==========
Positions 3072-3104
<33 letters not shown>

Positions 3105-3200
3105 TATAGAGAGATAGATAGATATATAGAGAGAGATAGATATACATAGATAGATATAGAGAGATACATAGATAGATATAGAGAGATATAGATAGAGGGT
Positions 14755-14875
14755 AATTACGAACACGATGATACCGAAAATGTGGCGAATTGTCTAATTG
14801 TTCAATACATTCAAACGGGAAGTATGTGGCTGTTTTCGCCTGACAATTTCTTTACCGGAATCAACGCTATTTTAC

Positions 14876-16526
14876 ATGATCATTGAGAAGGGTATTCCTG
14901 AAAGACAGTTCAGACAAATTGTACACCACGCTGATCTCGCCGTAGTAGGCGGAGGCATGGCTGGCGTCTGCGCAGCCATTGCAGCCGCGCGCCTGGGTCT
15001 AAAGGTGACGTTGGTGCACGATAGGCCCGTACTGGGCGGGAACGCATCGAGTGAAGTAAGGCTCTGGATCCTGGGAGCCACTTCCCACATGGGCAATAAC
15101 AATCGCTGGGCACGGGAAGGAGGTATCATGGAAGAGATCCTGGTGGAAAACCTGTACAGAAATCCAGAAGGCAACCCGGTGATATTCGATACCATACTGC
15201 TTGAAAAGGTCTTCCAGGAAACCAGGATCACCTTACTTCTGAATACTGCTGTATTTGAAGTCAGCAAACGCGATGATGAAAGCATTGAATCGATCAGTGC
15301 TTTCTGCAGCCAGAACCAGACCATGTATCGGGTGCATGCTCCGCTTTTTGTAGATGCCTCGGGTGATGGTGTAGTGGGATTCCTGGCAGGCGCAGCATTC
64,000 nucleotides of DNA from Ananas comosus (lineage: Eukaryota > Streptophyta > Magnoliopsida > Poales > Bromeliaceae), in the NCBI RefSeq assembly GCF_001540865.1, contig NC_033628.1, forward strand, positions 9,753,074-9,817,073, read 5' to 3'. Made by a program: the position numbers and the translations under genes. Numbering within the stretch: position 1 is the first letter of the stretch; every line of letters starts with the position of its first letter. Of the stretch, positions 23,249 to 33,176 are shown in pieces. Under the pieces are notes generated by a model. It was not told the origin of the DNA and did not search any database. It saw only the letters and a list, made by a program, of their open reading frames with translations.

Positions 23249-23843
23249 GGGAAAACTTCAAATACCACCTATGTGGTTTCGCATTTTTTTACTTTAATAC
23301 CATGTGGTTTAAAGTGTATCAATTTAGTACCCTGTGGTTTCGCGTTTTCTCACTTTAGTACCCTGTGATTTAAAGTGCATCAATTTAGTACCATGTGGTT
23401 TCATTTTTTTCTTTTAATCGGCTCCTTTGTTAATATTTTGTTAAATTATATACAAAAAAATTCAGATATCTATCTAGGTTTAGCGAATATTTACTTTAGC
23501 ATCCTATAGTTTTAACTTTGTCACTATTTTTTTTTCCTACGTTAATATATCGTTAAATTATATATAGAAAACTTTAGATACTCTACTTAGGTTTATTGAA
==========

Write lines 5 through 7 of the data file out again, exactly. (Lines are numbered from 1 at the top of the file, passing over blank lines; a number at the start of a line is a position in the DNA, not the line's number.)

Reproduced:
Positions 14755-14875
14755 AATTACGAACACGATGATACCGAAAATGTGGCGAATTGTCTAATTG
14801 TTCAATACATTCAAACGGGAAGTATGTGGCTGTTTTCGCCTGACAATTTCTTTACCGGAATCAACGCTATTTTAC